Nevermind

~ Release group by Nirvana

Album

Release Format Tracks Date Country Label Catalog# Barcode
Official
Nevermind CD 12 Geffen Records, DGC Records, Sub Pop Records 424 425-2, DGCD 24425, GED 24425 720642442524
Nevermind CD 12 DGC Records, Sub Pop Records DGCD-24425 720642442524
Nevermind CD 12 Geffen Records GED24425 0720642442524
Nevermind CD 12 DGC Records DGCD-24425 720642442524
Nevermind CD 12 DGC Records DGCD-24425 720642442524
Nevermind CD 12 DGC Records CDGCD 24425 777497492006
Nevermind 12" Vinyl 12 DGC Records, Geffen Records DGC 24425, GEF 24425 720642442517
Nevermind CD 12 Geffen Records DGCD 24425, GED 24425 720642442524
Nevermind Vinyl 12 DGC Records 424 425-1 0720642442517
Nevermind CD 12 Mobile Fidelity Sound Lab UDCD 666 015775166622
Nevermind 12" Vinyl 12 Mobile Fidelity Sound Lab MFSL 1-258 015775125810
Nevermind ("320" pressing) 12" Vinyl 12 DGC Records 424 425-1 0720642442517
Nevermind (Limited Edition) CD 12 Geffen Records UICY-93358
Nevermind 12" Vinyl 12 DGC Records 720642442517
Nevermind (limited edition) SHM-CD 12 Geffen Records UICY-91223 4988005537614
Nevermind (blue) 12" Vinyl 12 Original Recordings Group ORG 032
Nevermind (black) 12" Vinyl 12 Original Recordings Group ORG 032
Nevermind CD 13 0602527779089
Nevermind (20th anniversary deluxe edition) 4×12" Vinyl 12 + 12 + 9 + 7 Universal Records (1996-2005 American pop label - "RECORDS" must be a part of the logo!) 60252777904 602527779041
Nevermind CD 12 DGC Records, Sub Pop Records, Universal Music Group International (manages UMG's offices in most countries outside of North America) 0602527779089 602527779089
Nevermind (super deluxe edition) 4×Digital Media 22 + 18 + 11 + 19 Geffen Records [none]
Nevermind (deluxe edition) 2×CD 21 + 18 DGC Records, Sub Pop Records, UMe (imprint of Universal Music Enterprises) B001588302 602527779034
Nevermind (deluxe edition) 2×CD 21 + 18 DGC Records, Geffen Records, Sub Pop Records 0602527779034 602527779034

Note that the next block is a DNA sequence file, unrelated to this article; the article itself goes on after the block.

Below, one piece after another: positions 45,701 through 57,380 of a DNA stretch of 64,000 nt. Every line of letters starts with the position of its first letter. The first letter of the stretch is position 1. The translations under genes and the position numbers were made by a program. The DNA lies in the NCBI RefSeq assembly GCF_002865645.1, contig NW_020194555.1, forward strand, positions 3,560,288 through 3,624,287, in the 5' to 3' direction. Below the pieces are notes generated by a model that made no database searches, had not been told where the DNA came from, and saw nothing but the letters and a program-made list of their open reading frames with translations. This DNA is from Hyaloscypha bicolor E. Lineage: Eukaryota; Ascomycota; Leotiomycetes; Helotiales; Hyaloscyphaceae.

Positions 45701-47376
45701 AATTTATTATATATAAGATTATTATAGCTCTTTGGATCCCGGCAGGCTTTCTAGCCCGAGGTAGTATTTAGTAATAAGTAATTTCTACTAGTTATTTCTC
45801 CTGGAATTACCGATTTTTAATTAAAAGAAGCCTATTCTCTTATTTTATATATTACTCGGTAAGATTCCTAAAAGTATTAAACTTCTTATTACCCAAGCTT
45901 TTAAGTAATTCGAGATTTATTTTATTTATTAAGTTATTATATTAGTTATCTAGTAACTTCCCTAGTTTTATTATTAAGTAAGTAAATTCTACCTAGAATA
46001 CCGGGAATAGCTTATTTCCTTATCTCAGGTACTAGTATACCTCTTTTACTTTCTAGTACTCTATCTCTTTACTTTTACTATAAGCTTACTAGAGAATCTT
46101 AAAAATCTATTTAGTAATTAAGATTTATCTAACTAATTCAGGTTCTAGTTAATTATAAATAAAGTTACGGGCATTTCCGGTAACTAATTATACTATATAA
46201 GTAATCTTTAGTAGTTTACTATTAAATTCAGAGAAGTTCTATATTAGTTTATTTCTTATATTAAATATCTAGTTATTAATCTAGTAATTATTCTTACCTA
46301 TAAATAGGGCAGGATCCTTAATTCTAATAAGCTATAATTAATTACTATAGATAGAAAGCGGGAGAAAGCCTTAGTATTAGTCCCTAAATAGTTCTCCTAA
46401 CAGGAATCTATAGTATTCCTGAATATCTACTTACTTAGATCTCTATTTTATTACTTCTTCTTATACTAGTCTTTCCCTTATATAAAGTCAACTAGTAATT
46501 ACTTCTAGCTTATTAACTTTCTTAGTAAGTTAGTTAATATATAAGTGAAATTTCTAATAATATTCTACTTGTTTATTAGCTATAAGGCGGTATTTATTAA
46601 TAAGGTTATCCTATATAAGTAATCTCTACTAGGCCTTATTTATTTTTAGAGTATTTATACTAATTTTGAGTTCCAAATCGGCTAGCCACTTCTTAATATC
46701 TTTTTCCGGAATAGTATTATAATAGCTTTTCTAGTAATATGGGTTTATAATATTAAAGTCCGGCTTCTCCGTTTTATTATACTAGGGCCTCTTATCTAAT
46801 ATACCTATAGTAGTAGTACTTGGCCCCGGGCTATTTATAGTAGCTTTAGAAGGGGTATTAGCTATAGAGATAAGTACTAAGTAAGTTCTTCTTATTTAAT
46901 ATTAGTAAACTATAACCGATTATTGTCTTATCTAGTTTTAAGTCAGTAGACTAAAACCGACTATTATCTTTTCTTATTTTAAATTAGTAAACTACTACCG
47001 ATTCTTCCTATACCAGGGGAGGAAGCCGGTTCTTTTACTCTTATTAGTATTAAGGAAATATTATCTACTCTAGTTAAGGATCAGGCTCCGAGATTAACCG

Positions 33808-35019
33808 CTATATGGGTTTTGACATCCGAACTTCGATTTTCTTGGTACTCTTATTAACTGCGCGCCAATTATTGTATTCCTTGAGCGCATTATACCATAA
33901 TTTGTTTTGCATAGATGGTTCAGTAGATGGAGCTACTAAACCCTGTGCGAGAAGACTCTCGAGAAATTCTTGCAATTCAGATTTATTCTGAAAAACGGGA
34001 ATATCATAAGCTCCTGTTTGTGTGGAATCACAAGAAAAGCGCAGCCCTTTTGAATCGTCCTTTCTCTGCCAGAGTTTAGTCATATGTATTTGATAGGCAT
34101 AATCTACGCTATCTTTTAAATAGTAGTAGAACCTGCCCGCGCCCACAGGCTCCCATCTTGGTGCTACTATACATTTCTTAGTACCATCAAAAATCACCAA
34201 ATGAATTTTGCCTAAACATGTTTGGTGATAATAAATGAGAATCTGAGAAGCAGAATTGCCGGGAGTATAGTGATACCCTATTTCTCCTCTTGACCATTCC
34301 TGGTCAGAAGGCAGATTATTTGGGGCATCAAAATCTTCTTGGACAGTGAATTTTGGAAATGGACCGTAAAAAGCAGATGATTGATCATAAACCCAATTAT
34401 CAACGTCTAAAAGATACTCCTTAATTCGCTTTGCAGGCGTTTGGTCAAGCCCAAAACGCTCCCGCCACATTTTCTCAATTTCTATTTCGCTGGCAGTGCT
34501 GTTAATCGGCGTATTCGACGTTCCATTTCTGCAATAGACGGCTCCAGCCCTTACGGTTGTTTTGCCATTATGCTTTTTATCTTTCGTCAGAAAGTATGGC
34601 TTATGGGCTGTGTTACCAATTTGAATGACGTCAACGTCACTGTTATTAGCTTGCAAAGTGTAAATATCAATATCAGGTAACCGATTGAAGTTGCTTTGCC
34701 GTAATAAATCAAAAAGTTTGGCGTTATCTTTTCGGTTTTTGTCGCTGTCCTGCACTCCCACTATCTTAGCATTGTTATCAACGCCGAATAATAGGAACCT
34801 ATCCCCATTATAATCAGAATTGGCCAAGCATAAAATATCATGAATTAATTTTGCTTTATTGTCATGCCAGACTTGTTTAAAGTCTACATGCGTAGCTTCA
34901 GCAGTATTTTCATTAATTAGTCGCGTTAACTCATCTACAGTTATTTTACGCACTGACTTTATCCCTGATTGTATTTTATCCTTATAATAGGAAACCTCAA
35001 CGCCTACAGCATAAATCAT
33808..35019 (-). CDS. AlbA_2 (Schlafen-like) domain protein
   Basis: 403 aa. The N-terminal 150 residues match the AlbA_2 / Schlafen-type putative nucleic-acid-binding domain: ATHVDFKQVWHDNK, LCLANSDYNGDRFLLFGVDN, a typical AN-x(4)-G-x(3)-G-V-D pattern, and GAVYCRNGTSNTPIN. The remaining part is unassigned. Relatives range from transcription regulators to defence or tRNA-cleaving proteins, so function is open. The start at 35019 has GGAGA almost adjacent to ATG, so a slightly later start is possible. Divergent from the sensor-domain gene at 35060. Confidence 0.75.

Nevermind (20th anniversary super deluxe edition) 4×CD + DVD 21 + 18 + 11 + 19 + 23 Geffen Records 0602527779058
Nevermind CD 12 DGC Records B0015887-02 602527779089
Nevermind (deluxe edition) 2×Digital Media 22 + 18 Geffen Records
Nevermind Digital Media 13 Geffen Records
Nevermind CD 21 Geffen Records B0015960-02 602527795973
Nevermind 12" Vinyl 12 Geffen Records DGC-21125 720642442517
Nevermind Blu-ray 12 Universal UMC 600753423844 600753423844
Nevermind CD 12 The David Geffen Company 424 425-2, DGCD 24425, GED 24425 720642442524
Bootleg
Nevermind CD 13 AD-098 7015178246138
Nevermind CD 13 DGCD 24426
Nevermind CD 13 GED 24459
(unknown)
Nevermind 12" Vinyl 12 USM Japan (read the annotation before using!) UIJY-9009

Relationships

associated singles/EPs: Come as You Are
In Bloom
Lithium
Smells Like Teen Spirit
covers: A Tribute to Nevermind by Various Artists
Come as You Are: A 20th Anniversary Tribute to Nirvana's 'Nevermind' by Various Artists
Nevermind by Kevin Devine
SPIN Presents Newermind by Various Artists
The String Quartet Tribute to Nirvana’s Nevermind by Vitamin String Quartet
Allmusic: http://www.allmusic.com/album/mw0000185616 [info]
Discogs: http://www.discogs.com/master/13814 [info]
Wikidata: Q17444 [info]
Wikipedia: en: Nevermind [info]
lyrics page: http://lyrics.wikia.com/Nirvana:Nevermind_(1991) [info]
other databases: http://www.musik-sammler.de/album/26430 [info]
reviews: http://www.bbc.co.uk/music/reviews/9pj9 [info]
http://www.bbc.co.uk/music/reviews/f8dp [info]

CritiqueBrainz Reviews